Last week I called out this problem (whose existence was implied by a web search that brought a reader to my blog):

In how many ways can 7 peanuts be shared among 3 people?

In particular, I argued,

Any problem that uses everyday language [such as “share”] or imagery

that will mislead if taken seriouslyis a bad one in my view.

Readers took me to task for too narrow a view of the verb *share*.

I concede.

Not all sharing is equal sharing. I probably use the word *sharing* to mean *equal sharing* far too often. This makes my point while simultaneously implicating me. Sweet.

But no way am I going to let that crummy problem off the hook.

Chris Hunter argues in the comments that the problem has gotten the implicit stamp of approval from the National Council of Teachers of Mathematics (about which more in the next couple of weeks), by way of being in an article published in *Teaching Children Mathematics:*

Danny, Connie, and Jane have eight cookies to share among themselves. They decide that they each do not need to get the same number of cookies, but each person should get at least one cookie. If the children do not break any of the cookies, in how many different ways can they share the cookies?

But that’s not the peanut problem.

Danny, Connie and Jane are likely to be satisfied with their share of eight cookies. Indeed (equal sharing aside), it is likely possible to find some way to share these cookies so that everyone’s appetite is sated.

Were they sharing peanuts, it would be tougher going. When was the last time **you** stopped at the seventh peanut?

And by the way, what’s the unit here? Is this one peanut or two?

The sharing will proceed differently in each case, I would imagine.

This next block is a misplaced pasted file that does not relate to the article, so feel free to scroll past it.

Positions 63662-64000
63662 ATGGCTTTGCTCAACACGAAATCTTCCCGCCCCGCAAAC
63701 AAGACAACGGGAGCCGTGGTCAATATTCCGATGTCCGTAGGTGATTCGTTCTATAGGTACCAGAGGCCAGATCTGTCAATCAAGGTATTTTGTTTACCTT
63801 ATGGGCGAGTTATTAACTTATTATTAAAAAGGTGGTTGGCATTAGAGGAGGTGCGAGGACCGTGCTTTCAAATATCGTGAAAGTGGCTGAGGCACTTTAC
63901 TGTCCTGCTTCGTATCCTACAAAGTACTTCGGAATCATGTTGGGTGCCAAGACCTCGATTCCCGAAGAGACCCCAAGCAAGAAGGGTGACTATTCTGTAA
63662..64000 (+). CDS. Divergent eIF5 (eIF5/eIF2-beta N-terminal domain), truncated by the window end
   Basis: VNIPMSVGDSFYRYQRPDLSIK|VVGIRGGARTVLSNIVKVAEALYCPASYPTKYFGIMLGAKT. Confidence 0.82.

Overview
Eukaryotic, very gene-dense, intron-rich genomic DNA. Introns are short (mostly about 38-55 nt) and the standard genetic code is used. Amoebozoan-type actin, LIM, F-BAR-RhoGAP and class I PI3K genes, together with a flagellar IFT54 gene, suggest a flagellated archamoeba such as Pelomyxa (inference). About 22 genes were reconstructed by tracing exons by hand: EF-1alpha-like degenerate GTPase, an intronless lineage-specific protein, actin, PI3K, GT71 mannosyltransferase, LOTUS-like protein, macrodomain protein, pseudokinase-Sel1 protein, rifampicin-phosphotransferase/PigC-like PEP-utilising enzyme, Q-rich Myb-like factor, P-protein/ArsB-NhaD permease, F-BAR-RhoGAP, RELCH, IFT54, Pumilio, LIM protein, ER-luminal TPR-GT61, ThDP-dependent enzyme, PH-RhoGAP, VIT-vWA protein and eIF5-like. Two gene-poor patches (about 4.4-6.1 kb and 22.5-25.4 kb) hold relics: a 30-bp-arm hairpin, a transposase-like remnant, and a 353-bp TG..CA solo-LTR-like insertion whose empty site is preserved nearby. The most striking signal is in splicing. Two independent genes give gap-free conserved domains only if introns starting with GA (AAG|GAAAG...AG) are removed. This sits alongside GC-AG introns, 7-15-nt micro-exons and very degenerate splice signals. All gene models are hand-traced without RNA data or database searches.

Here’s what I’m saying. **Context matters**. Dan Meyer will argue that context matters for motivation and for intellectual honesty. Karim Ani will argue that context matters for motivation and so that kids understand that math is power.

All true.

But I want to argue that context matters because people bring intuitive mathematical ideas to class. More often than not in K-12 schooling (and beyond), those intuitive ideas are based on their experiences in the real world. If we don’t build on those ideas, then we alienate students from mathematics.

If we do build on those ideas, then we’re helping students to make their ideas better. There is efficiency in this, but also an opportunity to avoid the well-documented effects of instruction that doesn’t connect to everyday experience. Namely, that said instruction has absolutely no effect on people’s views of the world, nor on their ways of operating in it.

It’s not so much that students end up *choosing* not to use their mathematics education in their lives, it’s that it never occurs to them to do so.

Because no one shares seven peanuts among three people.

but what if it was the last seven peanuts and the three survivors of a plane crash in the outback someplace?

Good point,

Eva. I am humbled.But back at ya’…

What if one of those survivors had called ahead about a peanut allergy? Now there are no peanuts to share.

In the real world one person eats all seven peanuts, then pretends to be surprised that there aren’t any left for anyone else.

I don’t think that it is necessary for all problems to be based on “real-world” scenarios. Certainly some should be, but some can be simple puzzles, just for fun.

gasstation:Agreed. Totally and completely agreed.

But then why make it about sharing peanuts? Why not stick to balls in boxes?

And btw, how much fun was that person Googling peanut sharing having solving that problem?

At least with balls and boxes, he/she might have gotten directly to a helpful site.

I think that defeating the “google the answer” cheat is a

goodfeature of the peanut-sharing problem.I remember reading about a sociology experiment where person A is given $1 and asked to share the money with person B. A gets to decide the split, while B gets to decide whether to accept or not. If he doesn’t, neither person gets anything.

What they found was that person B would often decline when they felt the split wasn’t fair. For instance, if A splits the $1 50/50, B will likely accept and they’ll both get $0.50. But if A decides to give B $0.10 and keep the rest, then B is likely to decline the offer, even though he’d be worse off in the end. Which is to say, [our notion of] fairness has value.

Not sure how directly this applies to the peanuts, but surely it does. Putting aside Chris’ absolutely spot-on observation that nobody shares seven peanuts, anyway, it could be that a 5-1-1 split is mathematically possible but practically (literally) not. Interesting.